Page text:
The people of a corrupt city are warned to flee or be destroyed by a horrific storm.
|Don stepped out of his gun shop to lock up for the night. It was 9 P.M. He was feeling good. But what he should have been feeling was extreme guilt. He recalled the last person that had bought a firearm, was a felon. Don didn’t care though. As was his manner, he had accepted a bribe from the felon. But hey who was he to judge?
He walked down the street and passed a woman who was crying on a bench.
“Why are you crying?” Don asked out of petty curiosity than concern.
“Someone stole my car! I have no way to get home!”
“I see. Sorry to hear that.”
“It’s this whole city! It’s so full of evil!”
Don knew she was right on the money. The city of Stalewart was full of debauchery and corruptness. But why should he change? He’s only one person. And it had been that way for some time.
“What do you expect? This isn’t heaven sweetie.” Don shook his head and moved on. Suddenly, the sound of shattering glass came from across the street. A man dressed in black had thrown a brick through the window of jewelry store. Don just chuckled. “That poor store owner should have had put bars on his window. Oh well, too bad for him.”
Don walked past an alley where a teenager was mugging an old man. Don walked on. He began to feel hungry so he stopped by the nearest grocery store to buy a cold wrapped sandwich. When he entered, everyone was staring at the wall mounted TV. He approached the group of people and addressed one of them. “What’s up?”
“Some religious nutcase is saying that Stalewart will be destroyed by a horrible snow storm tomorrow. He says that God will punish the city for its evil and warns people to leave this place or be destroyed with it.”
“He’s right! And it’s been long in coming!” said an old man with a frown.
“What’s your deal?” said a teenager in a tank-top and torn jeans.
“I’m skipping town tonight, that’s what!” returned the old man. The old man had a cart full of unperishable cans of food. “The nearest town is Wrethmire and it will be a long trip. You all can freeze if you want!”
Don snuffed at the man. “You silly old fool! This preacher is marbles!”
“He’s not crazy! Cal it divine intuition if you want.”
“Are you one of them religious types?” asked Don.
“Darn skippy! And as a devout believer, I urge you to heed this man’s warning!” With that, the man went to the checkout counter, got his items scanned, bagged and left in a hurry.
“What’s this town coming to?” asked Don out loud.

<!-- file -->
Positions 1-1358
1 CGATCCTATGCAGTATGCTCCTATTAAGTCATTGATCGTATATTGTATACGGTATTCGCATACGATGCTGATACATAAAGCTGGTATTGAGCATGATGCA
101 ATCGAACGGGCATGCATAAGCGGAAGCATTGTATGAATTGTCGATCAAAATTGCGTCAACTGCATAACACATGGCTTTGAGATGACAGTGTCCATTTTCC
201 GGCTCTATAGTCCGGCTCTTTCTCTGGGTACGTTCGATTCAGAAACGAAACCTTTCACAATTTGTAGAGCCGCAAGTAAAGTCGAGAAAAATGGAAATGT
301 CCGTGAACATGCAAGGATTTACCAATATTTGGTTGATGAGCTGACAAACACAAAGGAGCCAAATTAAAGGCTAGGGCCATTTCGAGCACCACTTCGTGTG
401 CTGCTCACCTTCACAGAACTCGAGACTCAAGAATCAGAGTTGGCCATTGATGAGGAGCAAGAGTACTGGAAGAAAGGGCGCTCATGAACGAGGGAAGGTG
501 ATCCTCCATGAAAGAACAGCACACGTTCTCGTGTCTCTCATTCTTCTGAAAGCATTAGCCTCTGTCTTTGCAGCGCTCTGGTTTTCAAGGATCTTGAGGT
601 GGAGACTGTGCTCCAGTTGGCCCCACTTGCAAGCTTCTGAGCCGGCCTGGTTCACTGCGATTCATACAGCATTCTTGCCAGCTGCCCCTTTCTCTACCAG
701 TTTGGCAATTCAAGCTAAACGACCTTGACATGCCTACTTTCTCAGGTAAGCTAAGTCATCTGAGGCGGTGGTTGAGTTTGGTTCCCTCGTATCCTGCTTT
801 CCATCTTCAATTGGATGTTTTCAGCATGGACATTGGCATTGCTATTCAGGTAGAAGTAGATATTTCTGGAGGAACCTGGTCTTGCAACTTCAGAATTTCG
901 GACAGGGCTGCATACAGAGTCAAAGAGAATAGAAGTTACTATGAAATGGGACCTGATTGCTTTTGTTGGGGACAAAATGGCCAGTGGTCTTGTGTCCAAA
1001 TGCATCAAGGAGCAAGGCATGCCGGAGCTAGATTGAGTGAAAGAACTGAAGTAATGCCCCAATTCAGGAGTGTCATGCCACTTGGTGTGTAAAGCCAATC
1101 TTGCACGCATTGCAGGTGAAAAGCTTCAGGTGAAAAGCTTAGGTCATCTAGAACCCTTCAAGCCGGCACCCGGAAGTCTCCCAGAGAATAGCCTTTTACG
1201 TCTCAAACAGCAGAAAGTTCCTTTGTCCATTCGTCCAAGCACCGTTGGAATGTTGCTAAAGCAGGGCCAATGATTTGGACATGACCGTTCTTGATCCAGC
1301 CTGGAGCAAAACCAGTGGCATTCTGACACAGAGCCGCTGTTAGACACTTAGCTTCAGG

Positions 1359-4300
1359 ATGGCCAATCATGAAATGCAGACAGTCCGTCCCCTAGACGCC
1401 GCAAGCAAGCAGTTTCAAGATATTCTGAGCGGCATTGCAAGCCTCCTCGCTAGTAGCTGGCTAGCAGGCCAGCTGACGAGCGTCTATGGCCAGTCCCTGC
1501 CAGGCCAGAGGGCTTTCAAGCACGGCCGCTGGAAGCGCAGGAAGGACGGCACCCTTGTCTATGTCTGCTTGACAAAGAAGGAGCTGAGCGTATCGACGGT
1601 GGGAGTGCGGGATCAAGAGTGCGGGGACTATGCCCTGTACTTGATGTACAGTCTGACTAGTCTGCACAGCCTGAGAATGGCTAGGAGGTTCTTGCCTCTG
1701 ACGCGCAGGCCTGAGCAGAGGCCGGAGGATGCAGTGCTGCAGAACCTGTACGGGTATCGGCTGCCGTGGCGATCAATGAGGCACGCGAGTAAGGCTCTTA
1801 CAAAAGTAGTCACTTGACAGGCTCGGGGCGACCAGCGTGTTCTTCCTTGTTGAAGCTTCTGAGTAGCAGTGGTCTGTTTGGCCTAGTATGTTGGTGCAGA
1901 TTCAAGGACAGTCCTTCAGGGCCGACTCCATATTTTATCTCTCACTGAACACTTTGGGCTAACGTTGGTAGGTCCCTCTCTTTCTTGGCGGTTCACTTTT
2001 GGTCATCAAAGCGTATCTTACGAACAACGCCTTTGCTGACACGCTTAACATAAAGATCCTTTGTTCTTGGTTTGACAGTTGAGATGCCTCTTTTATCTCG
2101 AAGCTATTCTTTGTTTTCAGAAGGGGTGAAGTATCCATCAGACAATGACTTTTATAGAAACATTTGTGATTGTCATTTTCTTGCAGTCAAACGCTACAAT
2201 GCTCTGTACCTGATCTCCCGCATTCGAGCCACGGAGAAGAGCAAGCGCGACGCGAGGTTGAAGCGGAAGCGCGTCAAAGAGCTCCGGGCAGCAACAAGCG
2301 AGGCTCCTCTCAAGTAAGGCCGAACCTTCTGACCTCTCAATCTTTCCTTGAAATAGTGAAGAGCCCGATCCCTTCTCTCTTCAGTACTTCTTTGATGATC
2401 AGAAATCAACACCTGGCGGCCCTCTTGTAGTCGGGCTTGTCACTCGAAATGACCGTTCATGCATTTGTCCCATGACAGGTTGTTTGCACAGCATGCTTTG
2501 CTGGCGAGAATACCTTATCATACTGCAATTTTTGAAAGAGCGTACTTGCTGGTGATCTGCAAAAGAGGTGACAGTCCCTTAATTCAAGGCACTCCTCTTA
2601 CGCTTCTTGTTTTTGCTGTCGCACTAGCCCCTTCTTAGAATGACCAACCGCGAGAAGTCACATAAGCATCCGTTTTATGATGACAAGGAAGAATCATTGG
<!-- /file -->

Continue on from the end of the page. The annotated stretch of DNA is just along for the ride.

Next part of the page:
“Really huh?” said a man in a pharmacist’s jacket.
Don noticed a blond in a sweater and jean shorts fidget with her fingers and sweat slightly. Don addressed the woman. “You seem distraught mam.”
She looked down and cleared her throat. “It’s just…I…I…had a dream.”
“Excuse me?” said the pharmacist.
The woman shut her eyes, clenched her fists and gritted her teeth then glanced at the man squarely. “An angel visited me in a dream last night.”
Don and the pharmacist traded looks and cracked up.
“Say what you will! The angel told me this would happen before the street preacher even showed up! He’s not mad!”
“So you’re going to leave town too?” asked Don with a raised eyebrow and a scoff.
“I’m not well off enough to go on my own. In truth…I have been living out of my car.”
Then a man in brown coat came from behind the woman and put a hand on her shoulder. “I believe you miss. I’m a man of faith as well. You can leave with me.”
The woman hugged the good stranger. Then the two exited the store.
“Has the whole world gone daft!” exclaimed Don.
“You said it!” replied the teenager from before.
“I’m getting my sandwich and leaving before any other cuckoos show up!” said Don. He left the store and swore under his breath. His house was only a block away. When he arrived, he unlocked the metal grated screen, opened his door, walked in and laid on his couch then fell asleep.
Don awoke to the sound of screaming from outside. He jumped up and opened the door. He froze with wide eyes. The entire street was being barraged with snow and hale. People were being bludgeoned and wounded all over their bodies as they fled about in a mad scuffle.
“I don’t believe it!” the dumbfounded man said. He slammed the door and backed away. “Oh heaven forgive me! What have I done?”
The freezing cold wind was like a hurricane as it uprooted signs and turned over cars and trashcans. Don could hear the sound of large snow hale smash into his door screen. He didn’t know when or if it would stop. For hours all he could do was stay with his back on the wall behind him. And for the frost time in his life he was genuinely sorry. But it was too late. If the storm didn’t stop he would starve to death or the huge hale stones and wind would break his screen and door down. But deep inside, Don knew he and the town deserved it.